Do Occult Pathogens Play a Role in Failed Back Surgery?

Highlight from the North American Spine Society 32nd Annual Meeting

Occult pathogens may play a role in chronic pain and failed fusion in instrumented spine surgery, said Antonio T. Brecevich, MD, at the NASS 2017 session, What Lurks Beneath? Understanding Link Between the Presence of Occult Pathogens and Failed Surgery—What is the Prevalence and What Should We Do? The impact of this potential association is marked given the rising rates of instrumented spinal fusions in the past decade.
Thoracolumbar instrumentation: rods and screwsWhile surgical site infections are relatively rare, the risk is higher with instrumentation use depending on the type of surgical procedure.Dr. Brecevich specified that failed back surgery is somewhat of a misnomer, and used the term to indicate chronic pain following previous spine surgery in patients whose blood test results are within normal limits and without instrumentation malfunction. Dr. Brecevich is a spine research fellow at the Hospital for Special Surgery in New York City.

While surgical site infections are relatively rare, the risk is higher with instrumentation use (0.7% to 11.9% depending on the type of procedure), Dr. Brecevich said. These infections are a significant concern as they can lead to longer and costlier hospitalization. In addition, the reported incidence of delayed infection after instrumented spine surgery (ie, 6 months after the index procedure) is reported to be between 0.2% and 6.9% in the literature, but is likely to be underreported, he said.1-3

One of the most common organisms detected in surgical site infections is Propionibacterium acnes (P. acnes), which is present in up to 95% of healthy human skin, Dr. Brecevich said.

As discussed in an earlier presentation, the formation of biofilm on instrumentation used in spine surgery could lead to micromotion, loosening of instrumentation, and possibly to fusion failure. While mechanical nerve compression or loose instrumentation may be the culprit of failed back surgery, the possibility of occult infection needs to be included in the differential diagnosis, Dr. Brecevich noted.

High Rate of Infection Found in Revision Spinal Fusions
To better understand the incidence of occult pathogens in instrumented spinal fusions, Dr. Brecevich and colleagues from the Hospital for Special Surgery prospectively studied 50 consecutive patients undergoing revision surgery whose index spine procedure included pedicle screw instrumentation.4 The mean interim period between the index procedure and revision procedure was 4.6 years, and ranged from 6 months to 21 years.

None of the patients were positive for markers of infection on pre-operative blood tests (ie, erythrocyte sedimentation rate, C-reactive protein, and white blood cell count). Perioperative antibiotics were held until instrumentation was removed.

Each piece of instrumentation and surrounding tissue at the operated level were evaluated using an extended 14-day culture. Occult adherent bacteria were found in 38% (19/50) of the removed tissue/instrumentation. Polymicrobial infections were found in 26% of patients (5/19).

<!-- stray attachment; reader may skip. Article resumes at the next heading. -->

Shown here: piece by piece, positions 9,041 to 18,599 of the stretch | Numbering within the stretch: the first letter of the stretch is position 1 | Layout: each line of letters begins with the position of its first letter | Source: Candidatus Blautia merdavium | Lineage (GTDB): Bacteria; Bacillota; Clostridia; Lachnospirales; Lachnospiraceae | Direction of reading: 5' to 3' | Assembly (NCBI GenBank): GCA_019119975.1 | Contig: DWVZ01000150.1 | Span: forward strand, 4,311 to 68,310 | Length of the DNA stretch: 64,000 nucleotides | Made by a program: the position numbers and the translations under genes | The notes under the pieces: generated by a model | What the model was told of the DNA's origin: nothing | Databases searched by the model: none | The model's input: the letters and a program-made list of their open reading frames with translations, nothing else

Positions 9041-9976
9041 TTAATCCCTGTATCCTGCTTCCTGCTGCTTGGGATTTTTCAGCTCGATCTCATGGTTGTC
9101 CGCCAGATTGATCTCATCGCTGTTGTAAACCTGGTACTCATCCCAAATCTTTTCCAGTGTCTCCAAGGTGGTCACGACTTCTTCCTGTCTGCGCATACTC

“We were able to identify 8 distinct and different species of bacteria, the most prevalent of which was P. acnes at 58%,” Dr. Brecevich said. The average time to identification was 5 days, which is notable given that the standard culture protocol is 3 days, he said.

Histological analysis was consistent with positive cultures from microbiology and confirmed the presence of chronic inflammation (eg, dead collagen, fibrous tissue, and neutrophil granulocytes). Significant predictors of a positive culture were male gender (P=0.01) and higher body mass index (P<0.05).

One important limitation of the findings is that a lack of an applicable control group.

“By not culturing the instrumentation of patients not experiencing pain, we cannot confirm that the presence of occult pathogens as the causative factor of chronic pain, pseudarthrosis, or failed fusion surgery,” Dr. Brecevich said.

Similar findings were reported in a retrospective review by Lieberman et al presented at NASS 2017.5 Positive cultures were found in removed instrumentation and/or surrounding tissue culture from 15 of 162 consecutive patients (9.3%) who underwent revision spine surgery. The most common organisms identified were P. acnes (46.7%) and Staphylococcus (40.0%).

Spine Surgeons Need a High Index of Suspicion for Occult Pathogens
“Long-term cultures are vital for identifying occult pathogens,” Dr. Brecevich emphasized. “We need further research to investigate the relationship between these occult pathogens and bone formation at that bone-implant interface. Surgeons need to have a high index of suspicion for the presence of occult pathogens … and there needs to be a patient care algorithm sensitive to identifying occult pathogens, which will require significant collaboration with microbiology departments,” he concluded.

Other presentations related to this symposium:

Updated on: 01/08/18
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